In 2015, PwC published a report titled, A high price to pay: The economic case for preventing violence against women, estimated the cost of family violence in Australia at $21.7 billion per annum with victims bearing the primary burden of the cost. What’s even more alarming is the human cost. An article published in the Guardian in October 2021 titled End Femicide reported that at least 81 UK women had been killed in circumstances where the suspect was a man in the space of just 28 weeks. Closer to home, the Australian Institute of Health and Welfare reported that Domestic Violence accounted for 54% or over 70,000 violent assaults in 2021, of which 7,600 resulted in hospitalisation. Domestic Violence in Australia also accounted for 37% or 82 murders that year. While the majority of Domestic Violence victims are female (69%), with 59 deaths occurring within Australia in 2021 alone (more than one woman a week), this is not a female problem. It is a human problem, and it is happening on a global scale. Furthermore, it is a problem largely driven by who and how we are being as men, the deep, underlying qualities that guide our decisions, behaviours and actions. In this article, I discuss what I believe to be two root causes of ‘men behaving badly’, the high price we pay when we live in denial and where we need to focus our attention to turn the situation around.
As a proudly vulnerable and responsible male, I firmly believe that violence against women is not about ‘men being men’ as some might have us believe. Mature, functional men are better than this. Violence against women (or anyone deemed weaker than the perpetrator) is caused by mentally immature, dysfunctional men who use their physical power as a substitute for emotional strength, the latter being defined as a willingness and ability to be perceived as vulnerable and responsible.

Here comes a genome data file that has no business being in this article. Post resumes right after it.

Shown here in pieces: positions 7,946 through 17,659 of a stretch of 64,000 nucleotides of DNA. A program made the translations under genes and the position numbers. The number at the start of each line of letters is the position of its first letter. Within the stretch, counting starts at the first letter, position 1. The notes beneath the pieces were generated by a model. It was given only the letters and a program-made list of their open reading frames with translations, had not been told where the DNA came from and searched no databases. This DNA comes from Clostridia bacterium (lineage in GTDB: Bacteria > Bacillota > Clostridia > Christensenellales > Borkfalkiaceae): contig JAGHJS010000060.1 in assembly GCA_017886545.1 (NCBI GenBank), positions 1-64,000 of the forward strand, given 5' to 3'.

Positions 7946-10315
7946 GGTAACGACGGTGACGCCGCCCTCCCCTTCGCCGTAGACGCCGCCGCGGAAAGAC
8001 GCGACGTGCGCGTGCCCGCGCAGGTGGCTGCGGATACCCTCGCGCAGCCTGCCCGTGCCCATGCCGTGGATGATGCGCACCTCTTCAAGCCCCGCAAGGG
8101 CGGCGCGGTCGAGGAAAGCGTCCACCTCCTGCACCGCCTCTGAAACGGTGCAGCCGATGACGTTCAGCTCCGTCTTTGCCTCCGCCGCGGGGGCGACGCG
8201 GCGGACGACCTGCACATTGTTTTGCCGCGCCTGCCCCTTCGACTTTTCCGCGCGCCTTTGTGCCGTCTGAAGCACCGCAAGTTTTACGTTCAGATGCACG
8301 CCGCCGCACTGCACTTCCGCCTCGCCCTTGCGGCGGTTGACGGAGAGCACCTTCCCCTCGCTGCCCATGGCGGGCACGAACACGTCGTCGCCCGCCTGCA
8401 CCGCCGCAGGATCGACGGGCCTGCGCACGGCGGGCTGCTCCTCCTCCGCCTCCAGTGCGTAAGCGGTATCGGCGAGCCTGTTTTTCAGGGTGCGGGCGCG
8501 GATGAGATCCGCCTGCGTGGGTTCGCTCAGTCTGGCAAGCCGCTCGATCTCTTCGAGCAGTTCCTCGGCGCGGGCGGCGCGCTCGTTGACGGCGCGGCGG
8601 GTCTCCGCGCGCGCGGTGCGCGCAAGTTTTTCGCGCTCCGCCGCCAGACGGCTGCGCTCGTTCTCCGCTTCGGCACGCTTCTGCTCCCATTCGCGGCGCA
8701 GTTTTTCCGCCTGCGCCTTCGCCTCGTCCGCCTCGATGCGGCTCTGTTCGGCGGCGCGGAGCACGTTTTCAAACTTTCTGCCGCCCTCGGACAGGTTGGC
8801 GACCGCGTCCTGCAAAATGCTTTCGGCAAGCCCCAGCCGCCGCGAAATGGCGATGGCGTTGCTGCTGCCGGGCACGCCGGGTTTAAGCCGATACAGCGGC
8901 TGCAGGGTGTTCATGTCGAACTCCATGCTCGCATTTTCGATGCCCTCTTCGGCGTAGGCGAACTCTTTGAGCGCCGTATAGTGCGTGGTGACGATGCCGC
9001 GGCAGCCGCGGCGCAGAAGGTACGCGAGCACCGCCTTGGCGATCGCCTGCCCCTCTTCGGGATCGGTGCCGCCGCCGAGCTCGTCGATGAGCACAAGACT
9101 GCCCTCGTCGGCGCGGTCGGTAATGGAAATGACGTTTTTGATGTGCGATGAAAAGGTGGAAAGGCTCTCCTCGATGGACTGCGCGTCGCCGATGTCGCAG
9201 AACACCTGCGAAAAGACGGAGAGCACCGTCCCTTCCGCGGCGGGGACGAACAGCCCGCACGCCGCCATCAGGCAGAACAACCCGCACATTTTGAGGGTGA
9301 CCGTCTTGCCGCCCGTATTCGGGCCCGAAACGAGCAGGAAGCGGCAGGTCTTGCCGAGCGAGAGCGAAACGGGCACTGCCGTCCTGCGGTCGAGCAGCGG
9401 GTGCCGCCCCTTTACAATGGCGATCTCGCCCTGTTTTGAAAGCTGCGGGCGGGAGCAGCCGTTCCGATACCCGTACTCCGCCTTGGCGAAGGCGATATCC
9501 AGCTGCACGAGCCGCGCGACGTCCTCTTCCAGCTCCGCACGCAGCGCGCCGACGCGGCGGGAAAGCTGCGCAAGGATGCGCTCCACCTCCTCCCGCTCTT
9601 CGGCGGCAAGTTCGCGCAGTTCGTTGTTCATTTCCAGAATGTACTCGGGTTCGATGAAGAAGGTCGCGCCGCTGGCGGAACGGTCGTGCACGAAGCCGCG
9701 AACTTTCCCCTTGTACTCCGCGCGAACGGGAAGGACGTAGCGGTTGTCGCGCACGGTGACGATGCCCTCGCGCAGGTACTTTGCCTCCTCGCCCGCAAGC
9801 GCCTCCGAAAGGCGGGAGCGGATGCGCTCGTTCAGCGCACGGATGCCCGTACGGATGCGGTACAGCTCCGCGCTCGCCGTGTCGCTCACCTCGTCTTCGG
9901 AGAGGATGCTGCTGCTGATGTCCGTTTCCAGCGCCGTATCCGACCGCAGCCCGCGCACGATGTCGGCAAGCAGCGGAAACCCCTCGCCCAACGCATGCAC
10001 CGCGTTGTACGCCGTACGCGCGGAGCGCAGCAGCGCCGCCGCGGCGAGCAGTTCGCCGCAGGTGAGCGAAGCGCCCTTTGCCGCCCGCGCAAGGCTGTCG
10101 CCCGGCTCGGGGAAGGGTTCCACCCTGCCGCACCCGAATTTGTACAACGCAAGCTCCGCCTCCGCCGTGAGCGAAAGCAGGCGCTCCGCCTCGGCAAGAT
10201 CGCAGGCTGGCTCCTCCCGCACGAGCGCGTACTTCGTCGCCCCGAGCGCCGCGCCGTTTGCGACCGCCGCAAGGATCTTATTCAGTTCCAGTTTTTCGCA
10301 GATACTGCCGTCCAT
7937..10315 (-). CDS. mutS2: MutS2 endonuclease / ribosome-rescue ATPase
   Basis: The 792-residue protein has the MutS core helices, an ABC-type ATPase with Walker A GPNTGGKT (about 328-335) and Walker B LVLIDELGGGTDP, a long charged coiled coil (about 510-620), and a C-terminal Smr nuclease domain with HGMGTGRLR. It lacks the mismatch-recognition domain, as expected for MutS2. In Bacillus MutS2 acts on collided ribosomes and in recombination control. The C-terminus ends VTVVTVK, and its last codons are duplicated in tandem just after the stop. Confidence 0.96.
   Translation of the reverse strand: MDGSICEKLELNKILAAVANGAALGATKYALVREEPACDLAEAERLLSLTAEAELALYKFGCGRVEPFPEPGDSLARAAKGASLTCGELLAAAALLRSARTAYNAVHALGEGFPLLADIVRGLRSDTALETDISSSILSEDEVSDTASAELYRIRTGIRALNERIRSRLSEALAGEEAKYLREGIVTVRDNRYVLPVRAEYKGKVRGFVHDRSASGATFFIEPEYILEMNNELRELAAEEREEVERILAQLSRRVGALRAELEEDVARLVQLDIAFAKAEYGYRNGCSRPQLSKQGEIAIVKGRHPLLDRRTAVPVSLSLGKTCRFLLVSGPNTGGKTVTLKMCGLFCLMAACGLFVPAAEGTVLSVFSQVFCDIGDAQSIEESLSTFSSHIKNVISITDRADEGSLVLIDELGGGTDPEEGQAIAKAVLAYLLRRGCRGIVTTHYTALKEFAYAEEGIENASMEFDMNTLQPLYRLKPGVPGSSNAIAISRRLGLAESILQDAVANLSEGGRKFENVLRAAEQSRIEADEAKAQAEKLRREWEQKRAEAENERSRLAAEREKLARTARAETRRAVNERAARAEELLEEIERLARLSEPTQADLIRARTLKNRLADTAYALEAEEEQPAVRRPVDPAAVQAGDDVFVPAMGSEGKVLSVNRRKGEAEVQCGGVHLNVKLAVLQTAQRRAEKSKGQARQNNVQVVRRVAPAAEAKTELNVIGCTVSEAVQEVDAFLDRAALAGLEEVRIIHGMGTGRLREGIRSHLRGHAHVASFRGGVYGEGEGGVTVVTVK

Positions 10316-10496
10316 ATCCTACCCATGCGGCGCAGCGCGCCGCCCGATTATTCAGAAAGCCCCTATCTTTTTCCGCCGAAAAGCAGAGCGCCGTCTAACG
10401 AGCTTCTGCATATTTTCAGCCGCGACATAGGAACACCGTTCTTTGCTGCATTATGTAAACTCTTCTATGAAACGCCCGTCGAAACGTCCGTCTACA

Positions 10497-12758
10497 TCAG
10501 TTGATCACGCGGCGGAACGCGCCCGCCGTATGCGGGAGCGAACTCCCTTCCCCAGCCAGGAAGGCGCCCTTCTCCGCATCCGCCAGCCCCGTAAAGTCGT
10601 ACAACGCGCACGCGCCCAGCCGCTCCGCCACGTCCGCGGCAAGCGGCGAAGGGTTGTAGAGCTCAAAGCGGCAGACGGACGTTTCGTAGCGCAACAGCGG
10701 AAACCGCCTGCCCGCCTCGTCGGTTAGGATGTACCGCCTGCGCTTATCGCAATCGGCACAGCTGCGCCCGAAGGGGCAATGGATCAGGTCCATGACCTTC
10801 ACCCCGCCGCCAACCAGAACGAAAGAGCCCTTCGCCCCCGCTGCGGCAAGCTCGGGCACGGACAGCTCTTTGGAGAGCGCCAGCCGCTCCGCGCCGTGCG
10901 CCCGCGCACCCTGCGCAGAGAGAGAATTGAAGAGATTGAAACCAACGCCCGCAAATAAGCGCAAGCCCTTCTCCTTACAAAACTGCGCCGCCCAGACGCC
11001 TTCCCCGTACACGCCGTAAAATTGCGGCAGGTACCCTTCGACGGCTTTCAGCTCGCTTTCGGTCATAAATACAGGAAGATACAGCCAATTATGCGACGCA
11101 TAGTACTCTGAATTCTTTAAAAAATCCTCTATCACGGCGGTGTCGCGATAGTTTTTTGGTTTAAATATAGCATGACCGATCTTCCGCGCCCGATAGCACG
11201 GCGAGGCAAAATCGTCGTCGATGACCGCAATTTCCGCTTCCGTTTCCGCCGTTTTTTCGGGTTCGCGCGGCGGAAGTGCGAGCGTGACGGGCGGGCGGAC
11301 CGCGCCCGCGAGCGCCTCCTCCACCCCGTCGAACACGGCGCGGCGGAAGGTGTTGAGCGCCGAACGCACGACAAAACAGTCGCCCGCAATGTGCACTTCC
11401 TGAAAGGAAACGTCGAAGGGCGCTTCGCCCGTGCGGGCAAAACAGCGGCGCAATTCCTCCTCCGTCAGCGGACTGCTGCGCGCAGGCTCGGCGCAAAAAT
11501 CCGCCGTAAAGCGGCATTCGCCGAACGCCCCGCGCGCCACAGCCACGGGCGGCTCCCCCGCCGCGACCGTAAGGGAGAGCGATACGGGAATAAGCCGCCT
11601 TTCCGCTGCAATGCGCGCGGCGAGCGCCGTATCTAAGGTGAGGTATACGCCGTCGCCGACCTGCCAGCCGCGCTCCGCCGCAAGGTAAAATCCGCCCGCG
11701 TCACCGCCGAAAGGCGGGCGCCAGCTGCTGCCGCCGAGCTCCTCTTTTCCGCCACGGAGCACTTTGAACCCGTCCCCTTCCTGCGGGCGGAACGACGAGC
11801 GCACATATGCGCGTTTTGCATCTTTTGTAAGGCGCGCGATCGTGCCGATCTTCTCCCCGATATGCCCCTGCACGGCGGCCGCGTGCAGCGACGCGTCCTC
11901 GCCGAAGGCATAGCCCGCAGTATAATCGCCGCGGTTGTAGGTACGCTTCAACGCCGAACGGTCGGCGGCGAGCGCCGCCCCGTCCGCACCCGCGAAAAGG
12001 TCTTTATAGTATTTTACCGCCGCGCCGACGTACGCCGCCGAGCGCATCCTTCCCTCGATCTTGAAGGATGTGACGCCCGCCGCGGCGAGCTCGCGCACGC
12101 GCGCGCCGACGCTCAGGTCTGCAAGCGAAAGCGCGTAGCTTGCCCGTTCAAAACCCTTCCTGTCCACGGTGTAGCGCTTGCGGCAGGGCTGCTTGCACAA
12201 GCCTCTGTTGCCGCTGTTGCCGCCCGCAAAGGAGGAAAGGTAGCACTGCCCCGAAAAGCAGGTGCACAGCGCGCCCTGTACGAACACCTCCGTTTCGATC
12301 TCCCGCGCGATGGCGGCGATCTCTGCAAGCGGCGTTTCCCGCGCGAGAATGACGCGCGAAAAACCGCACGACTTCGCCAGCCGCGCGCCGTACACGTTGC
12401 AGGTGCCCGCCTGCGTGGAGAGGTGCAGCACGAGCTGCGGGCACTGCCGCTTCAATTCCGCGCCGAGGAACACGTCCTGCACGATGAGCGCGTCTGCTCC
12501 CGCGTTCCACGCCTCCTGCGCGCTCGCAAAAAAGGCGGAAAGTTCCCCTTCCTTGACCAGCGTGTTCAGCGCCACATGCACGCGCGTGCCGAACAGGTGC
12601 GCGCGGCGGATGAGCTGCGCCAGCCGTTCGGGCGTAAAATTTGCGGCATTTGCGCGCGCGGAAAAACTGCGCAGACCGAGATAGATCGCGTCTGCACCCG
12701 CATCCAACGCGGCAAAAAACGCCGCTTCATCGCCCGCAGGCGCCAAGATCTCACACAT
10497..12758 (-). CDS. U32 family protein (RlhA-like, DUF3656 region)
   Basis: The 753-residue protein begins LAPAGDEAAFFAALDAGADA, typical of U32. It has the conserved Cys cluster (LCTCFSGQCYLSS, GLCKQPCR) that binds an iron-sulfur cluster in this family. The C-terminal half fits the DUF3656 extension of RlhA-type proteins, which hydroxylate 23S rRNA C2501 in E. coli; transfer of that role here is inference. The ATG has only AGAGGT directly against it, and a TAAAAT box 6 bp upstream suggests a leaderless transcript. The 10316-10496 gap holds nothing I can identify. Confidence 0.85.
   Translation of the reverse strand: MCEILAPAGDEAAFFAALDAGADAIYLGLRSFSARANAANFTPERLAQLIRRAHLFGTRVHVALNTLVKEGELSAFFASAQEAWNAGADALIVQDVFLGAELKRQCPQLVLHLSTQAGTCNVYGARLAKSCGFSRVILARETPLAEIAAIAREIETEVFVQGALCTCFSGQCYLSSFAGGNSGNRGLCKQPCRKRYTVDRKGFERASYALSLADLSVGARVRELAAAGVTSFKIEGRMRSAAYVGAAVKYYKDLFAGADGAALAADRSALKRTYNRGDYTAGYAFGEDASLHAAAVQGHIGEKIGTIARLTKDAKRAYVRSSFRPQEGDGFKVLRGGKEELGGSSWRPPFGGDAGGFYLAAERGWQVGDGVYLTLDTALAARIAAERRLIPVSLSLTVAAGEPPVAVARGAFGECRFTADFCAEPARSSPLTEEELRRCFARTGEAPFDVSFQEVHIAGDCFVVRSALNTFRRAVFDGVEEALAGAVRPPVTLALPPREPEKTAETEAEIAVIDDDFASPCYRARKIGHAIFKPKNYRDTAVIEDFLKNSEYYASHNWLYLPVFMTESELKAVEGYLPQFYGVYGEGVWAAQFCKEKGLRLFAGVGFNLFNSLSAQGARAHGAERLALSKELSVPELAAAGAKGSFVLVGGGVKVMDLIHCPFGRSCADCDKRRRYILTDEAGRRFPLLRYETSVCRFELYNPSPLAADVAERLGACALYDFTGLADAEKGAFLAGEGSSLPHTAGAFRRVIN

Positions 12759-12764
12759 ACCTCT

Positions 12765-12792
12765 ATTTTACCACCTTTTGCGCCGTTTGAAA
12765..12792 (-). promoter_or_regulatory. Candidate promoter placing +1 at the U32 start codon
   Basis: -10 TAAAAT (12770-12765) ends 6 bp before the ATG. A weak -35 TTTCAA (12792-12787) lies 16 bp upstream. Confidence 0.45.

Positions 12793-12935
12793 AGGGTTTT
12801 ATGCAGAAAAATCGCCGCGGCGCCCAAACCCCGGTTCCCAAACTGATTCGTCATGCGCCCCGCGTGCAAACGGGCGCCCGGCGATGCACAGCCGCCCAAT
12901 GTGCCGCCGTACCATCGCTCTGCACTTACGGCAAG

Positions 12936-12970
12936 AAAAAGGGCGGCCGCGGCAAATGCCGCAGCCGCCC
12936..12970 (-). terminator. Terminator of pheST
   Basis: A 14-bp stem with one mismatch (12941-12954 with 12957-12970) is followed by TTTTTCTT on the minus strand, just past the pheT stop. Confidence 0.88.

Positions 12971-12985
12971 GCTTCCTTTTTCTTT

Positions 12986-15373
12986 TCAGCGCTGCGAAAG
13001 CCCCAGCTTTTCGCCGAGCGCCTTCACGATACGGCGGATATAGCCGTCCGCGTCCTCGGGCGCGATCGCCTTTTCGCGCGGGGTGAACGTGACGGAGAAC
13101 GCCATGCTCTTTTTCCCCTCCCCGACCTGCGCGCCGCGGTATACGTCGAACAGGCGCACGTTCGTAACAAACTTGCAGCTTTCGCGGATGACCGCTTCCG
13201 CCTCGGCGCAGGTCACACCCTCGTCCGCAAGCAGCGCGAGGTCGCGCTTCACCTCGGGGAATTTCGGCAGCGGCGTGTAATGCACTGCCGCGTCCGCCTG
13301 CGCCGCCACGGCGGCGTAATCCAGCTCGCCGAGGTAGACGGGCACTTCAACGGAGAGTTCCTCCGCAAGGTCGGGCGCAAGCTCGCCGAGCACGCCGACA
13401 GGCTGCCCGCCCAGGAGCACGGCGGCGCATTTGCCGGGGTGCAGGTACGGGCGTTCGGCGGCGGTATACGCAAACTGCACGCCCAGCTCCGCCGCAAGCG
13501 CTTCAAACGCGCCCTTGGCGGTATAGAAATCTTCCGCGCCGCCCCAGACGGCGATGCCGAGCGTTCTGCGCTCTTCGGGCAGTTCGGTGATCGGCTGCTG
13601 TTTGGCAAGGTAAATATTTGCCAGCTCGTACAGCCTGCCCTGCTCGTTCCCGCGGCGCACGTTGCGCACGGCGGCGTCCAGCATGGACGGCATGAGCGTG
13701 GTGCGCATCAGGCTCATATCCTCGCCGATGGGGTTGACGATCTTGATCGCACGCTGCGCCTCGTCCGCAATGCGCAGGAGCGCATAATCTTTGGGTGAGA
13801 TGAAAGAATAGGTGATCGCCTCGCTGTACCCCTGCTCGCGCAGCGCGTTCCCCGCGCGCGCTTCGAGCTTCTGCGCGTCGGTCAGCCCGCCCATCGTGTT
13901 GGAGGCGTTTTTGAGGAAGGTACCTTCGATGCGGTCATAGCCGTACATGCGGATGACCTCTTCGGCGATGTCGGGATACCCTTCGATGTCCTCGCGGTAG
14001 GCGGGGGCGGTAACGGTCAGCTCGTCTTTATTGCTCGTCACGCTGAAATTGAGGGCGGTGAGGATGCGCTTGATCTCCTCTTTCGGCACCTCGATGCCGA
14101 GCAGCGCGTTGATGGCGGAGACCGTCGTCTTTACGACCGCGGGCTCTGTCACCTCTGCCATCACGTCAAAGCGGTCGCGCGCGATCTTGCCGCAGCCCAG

According to research published on ScienceDirect.com, “Masculine Gender Role Stress (MGRS) has been linked to violence against women and gay men”. The problems we see in society, like those around masculine gender role models, as also discussed in one of my earlier articles, suggest a correlation between men subscribing to these male role models and the approval and incidences of coercive behaviour and Intimate Partner Violence. This is a problem for which we men need to take responsibility, individually and collectively.
What Doesn’t Work!
Governments can line up as many shelters as they like, make as many laws as they want, and throw as many men into prison as they can, and the carnage will continue to echo through the ages until we address the real issues. The pressure on men to comply with masculine gender role models has been handed down from father to son and/or male role models to impressionable young boys for millennia. Therefore, we need to address the fathers and immediate male role models, such as the uncles, stepfathers, older brothers, cousins, teachers and coaches. Many courageous women have attempted to champion this change. But until the men we need to reach (immature and/or dysfunctional males) hear it from men they know and respect, nothing will change. I want to focus on two critical factors that I believe are at the heart of the matter: vulnerability and responsibility. More specifically, how an inability to accept and deal with vulnerability and a low level of responsibility can lead to dysfunctional behaviour. Let’s begin with vulnerability.
What is vulnerability?
Unlike what many people (particularly men) think, vulnerability is not about being weak, agreeable or submissive. Vulnerability is when we are open and willing to embrace our imperfections and be comfortable with who we are. When we are vulnerable, we can reveal our authentic selves to others without putting up our guard, worrying about how we might be perceived and/or controlling our environment and those around us. When you consider vulnerability this way, you can see that it is a strength, not a weakness.